How has SPOT been affected by the pandemic?
Darren: It actually gave us some time to work on the technology a little bit more and add in some features. We spent the first five months of the pandemic perfecting it, bringing it further along the lifecycle, and went live last August.
But the last few months of this recent lockdown have affected us, because we didn’t have any learnings from the first lockdown. We were still in production then, building our technology and developing our relationships, so what happened in January and February this year when things got slow was an eye opener but allowed us to work on strategy. Now that restrictions are being lifted and people are going out again, we’re starting to see things pick up.
During the pandemic we’ve been able to help displaced workers — those who had careers in retail, food or travel. It’s predicted it will take years for those industries to recover, and they’re still not at capacity right now. People who worked in those industries don’t want to sit at home. They want to be out there actively building their skills and adding experiences to their resumes. We’ve been able to help them do that. We’ve got great stories about people who didn’t know what they were going to do because they’d worked in one industry their whole lives, and we’ve placed them in new industries.
To date, we’ve placed 28 people in full-time jobs, which doesn’t sound like a lot, but for a startup that’s less than a year in the marketplace, that’s a pretty big accomplishment. This shows us that as we scale up we’ll hopefully be at 280 placements by this fall, and then 2,800 next year. We’re just going to build upon that number and help people recover from this pandemic.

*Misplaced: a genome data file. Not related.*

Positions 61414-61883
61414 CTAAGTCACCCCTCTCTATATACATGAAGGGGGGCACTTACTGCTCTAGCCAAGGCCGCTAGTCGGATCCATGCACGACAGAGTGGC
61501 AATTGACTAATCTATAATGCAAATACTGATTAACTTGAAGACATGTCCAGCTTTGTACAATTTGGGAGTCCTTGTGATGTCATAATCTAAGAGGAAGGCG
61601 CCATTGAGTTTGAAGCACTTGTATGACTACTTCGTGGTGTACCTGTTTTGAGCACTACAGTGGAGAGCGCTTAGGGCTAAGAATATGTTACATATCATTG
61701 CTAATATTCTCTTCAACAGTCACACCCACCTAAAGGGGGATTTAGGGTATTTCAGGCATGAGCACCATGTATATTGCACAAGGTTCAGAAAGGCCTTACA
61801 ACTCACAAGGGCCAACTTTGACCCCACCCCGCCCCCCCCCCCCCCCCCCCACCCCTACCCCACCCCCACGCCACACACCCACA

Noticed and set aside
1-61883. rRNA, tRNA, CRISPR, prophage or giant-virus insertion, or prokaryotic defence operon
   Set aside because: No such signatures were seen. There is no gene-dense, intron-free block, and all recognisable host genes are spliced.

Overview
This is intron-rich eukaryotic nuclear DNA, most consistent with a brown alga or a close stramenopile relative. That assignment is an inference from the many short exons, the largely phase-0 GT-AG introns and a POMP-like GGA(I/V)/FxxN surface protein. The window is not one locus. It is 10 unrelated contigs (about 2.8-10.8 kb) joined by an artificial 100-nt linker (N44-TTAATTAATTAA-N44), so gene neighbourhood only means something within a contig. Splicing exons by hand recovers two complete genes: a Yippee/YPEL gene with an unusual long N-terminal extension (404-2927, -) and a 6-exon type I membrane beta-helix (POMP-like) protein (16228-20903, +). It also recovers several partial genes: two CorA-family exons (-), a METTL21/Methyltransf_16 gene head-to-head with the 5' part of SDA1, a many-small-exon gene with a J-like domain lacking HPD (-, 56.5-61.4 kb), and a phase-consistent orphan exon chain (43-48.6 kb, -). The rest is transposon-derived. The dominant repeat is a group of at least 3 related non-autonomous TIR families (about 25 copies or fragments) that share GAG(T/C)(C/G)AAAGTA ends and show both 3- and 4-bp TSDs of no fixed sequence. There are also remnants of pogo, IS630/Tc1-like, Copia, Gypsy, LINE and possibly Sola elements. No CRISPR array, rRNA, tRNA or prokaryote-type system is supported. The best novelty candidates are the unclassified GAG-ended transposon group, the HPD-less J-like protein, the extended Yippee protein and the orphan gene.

If you had one piece of advice to someone just starting out, what would it be?
Asher: There’s a saying — a jack of all trades and a master of none. You have to be agile and willing to take on extra roles and responsibilities in order to make sure the job gets done. The attitude is that you just don’t say no. One of our mentors told us those eight-hour days are gone! There’s always something else to be done and, as a team, we all have to take on that responsibility to ensure the success of our business.
Darren: This is a science experiment, entrepreneurship. You’re not going to do it right the first time. You’re going to make mistakes, you’re going to stumble. As they say, it’s a roller coaster, and there are highs and there are lows. Just like a science experiment, as you perfect that formula, sometimes it’s going to blow up in your face and you’re going to get dirt everywhere. Other times, that formula is going to be right, and that’s the best part of being an entrepreneur, because you feel like you really accomplished something.
Tell us about a time when you experienced conflict in your entrepreneurial journey. How did you overcome it?
Darren: Being a startup, people don’t take you seriously, especially at the beginning. A lot of doors get slammed in your face, and a lot of calls go unanswered. But the thing is, you’re breaking through, and as a new company or a new idea, you’re disrupting something that already exists. So, you just have to stick to it. Believe in your story, believe in your vision and you will get to that end result.
Asher: Our focus right now is building our pipeline of revenue, building our customer base, and ensuring that marginalized Canadians have a place to work in Canada. That is our mission. We’re having the conversations, telling our story and people are listening. We have a goal — we need to get Canadians back into the workplace, and back working to make an honest wage.
Find out more about how EDGE supports ventures like SPOT App through our programs here.